Michael H. Davis, a spokesman for Baltimore County Executive C. A. Dutch Ruppersberger, says county and association officials will meet in several weeks to discuss key issues.

"We will then tell them what the county's needs are regarding the infrastructure and what we expect before there is an agreement on any track opening," Davis said.

Amid questions about the Baltimore County track, Mattioli and representatives of the Greater Baltimore Alliance have over the past several months contacted or met with officials in Harford and Anne Arundel counties. The alliance is a group of business leaders and government officials from Baltimore's suburban counties.

"We feel the developers should investigate and exhaust all possibilities in the region as a backup site," said Ioanna Nerfessis, president of the alliance.

She said Harford County Executive Eileen M. Rehrmann considered the 1,000 acres needed for the project "a stretch."

George Harrison, a spokesman for Rehrmann, said the executive rejected the association's proposal two weeks ago. He said a proposal in 1995 for a similar raceway was rejected and the "traffic and noise was enough to make [Rehrmann] say no again."

Nerfessis said Anne Arundel County Executive John G. Gary was approached last month. Others familiar with the events said the county economic development department heard proposals for several sites, including two within 10 miles of Baltimore-Washington International Airport.

Bill Badger, vice president of the Anne Arundel Economic Development Corp., said officials have talked with Nerfessis. He would not say whether discussions are continuing, although he said selecting a site is a "challenge."

For two years, association officials have been attending community meetings to promote the speedway and address residents' concerns. Besides traffic and noise, environmental activists have protested the speedway because the Williams tract contains 350 acres of protected wetlands.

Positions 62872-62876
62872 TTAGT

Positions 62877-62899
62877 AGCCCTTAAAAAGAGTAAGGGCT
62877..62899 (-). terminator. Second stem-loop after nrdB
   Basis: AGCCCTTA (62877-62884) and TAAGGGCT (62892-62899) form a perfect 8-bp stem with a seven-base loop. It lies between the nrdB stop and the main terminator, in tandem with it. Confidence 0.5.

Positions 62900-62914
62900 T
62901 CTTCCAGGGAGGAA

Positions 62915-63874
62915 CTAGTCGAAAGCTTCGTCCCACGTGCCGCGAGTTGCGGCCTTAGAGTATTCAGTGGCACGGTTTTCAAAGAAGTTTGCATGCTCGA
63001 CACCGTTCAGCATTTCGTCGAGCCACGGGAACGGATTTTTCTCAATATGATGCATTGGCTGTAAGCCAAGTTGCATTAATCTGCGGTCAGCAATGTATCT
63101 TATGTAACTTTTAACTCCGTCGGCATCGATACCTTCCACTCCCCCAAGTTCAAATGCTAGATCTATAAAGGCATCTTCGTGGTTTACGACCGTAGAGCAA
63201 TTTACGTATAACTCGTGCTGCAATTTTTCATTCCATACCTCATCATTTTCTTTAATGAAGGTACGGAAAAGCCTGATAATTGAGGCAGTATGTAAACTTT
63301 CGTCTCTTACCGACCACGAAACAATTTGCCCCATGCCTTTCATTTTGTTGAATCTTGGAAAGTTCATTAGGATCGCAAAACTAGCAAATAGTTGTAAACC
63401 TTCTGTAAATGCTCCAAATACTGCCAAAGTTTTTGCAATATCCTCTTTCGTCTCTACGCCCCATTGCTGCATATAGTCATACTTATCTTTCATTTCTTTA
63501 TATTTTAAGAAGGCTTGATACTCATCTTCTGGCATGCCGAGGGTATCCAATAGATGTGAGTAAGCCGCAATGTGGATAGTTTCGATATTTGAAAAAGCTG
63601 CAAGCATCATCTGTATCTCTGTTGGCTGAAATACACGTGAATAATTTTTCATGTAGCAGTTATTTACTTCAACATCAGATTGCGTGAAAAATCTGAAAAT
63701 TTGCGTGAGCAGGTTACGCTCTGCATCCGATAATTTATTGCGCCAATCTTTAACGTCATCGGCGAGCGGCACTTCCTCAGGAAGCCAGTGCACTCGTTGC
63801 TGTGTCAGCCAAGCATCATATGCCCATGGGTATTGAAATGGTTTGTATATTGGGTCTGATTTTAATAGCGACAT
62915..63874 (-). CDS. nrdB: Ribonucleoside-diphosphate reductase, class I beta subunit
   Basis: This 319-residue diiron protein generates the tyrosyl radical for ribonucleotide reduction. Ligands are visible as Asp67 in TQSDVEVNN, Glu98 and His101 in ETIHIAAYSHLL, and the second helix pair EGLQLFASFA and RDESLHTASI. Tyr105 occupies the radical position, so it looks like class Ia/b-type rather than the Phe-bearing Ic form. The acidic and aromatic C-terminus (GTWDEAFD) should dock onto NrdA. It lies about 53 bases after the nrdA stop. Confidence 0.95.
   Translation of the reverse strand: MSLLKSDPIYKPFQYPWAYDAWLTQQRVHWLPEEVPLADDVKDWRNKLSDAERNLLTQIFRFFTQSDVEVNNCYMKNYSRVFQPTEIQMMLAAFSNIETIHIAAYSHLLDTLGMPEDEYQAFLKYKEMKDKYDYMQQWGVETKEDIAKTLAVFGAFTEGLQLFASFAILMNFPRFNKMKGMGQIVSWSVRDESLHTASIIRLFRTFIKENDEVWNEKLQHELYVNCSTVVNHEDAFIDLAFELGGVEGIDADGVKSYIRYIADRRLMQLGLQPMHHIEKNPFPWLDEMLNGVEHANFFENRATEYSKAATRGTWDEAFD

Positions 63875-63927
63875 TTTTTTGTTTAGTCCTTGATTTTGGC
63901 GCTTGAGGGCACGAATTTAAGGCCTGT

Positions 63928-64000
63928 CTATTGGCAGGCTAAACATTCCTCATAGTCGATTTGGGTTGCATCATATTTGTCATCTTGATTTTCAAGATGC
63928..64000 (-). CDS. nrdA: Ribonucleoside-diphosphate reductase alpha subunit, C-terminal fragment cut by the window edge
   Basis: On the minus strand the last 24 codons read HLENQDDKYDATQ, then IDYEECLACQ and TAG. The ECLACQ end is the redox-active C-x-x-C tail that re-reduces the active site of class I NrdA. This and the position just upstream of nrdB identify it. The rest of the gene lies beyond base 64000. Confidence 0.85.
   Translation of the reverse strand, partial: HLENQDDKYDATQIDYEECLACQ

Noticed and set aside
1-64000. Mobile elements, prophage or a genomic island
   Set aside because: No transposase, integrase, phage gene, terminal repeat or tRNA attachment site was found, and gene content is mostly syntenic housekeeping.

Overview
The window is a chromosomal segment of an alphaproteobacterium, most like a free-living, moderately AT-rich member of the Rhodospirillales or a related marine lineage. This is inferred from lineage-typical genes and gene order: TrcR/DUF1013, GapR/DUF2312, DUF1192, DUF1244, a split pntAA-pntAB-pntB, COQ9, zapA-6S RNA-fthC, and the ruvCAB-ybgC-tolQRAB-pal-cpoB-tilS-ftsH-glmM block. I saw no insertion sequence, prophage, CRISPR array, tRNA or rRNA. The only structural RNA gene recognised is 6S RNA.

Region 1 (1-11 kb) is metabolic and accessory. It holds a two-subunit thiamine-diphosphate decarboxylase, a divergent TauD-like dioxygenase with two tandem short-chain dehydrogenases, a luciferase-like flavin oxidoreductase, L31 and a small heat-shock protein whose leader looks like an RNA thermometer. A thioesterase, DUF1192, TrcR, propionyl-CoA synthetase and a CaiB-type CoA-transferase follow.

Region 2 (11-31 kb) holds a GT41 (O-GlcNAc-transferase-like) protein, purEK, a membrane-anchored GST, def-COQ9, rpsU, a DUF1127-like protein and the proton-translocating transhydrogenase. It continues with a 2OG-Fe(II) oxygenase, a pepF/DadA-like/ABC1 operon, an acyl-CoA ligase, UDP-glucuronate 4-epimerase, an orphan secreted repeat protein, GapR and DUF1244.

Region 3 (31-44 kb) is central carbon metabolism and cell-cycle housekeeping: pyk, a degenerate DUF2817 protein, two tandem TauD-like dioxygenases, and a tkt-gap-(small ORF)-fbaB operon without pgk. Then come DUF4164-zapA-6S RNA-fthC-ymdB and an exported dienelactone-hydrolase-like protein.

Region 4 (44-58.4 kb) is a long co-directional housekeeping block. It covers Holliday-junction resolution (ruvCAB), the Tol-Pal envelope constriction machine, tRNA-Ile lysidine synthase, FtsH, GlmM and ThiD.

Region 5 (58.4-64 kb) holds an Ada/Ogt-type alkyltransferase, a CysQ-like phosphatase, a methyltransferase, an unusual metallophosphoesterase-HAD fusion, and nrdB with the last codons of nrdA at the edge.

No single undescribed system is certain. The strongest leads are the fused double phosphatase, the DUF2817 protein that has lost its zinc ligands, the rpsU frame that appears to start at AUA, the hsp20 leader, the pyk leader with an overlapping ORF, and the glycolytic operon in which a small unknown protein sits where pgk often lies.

Mattioli has said he wanted to begin construction next spring.

But installing water and sewer lines on the property and extending one of two key roads -- Campbell Boulevard or White Marsh Boulevard -- will take at least four years.

Exploring alternatives

Mattioli and other association executives, have approached officials in the Maryland counties, as well as officials from Illinois and the city of Kankakee, south of Chicago.

Kankakee Mayor Donald E. Green said he visited the Pocono Raceway -- owned by Mattioli and his family -- and described it as "awesome."

This month, officials in Kansas City, Kan., said construction will begin on a $197 million speedway scheduled for completion in 2000. The Wyandotte County speedway will hold 75,000 fans.

County Administrator Dennis Hays said yesterday that the project will displace 136 houses built in the 1950s in an agricultural area. "There will be hardship upon those individuals," Hays said. "But the long-term gain will outweigh the individual impact."

Pub Date: 10/10/97

Baltimore Sun Articles
|
|
|
Please note the green-lined linked article text has been applied commercially without any involvement from our newsroom editors, reporters or any other editorial staff.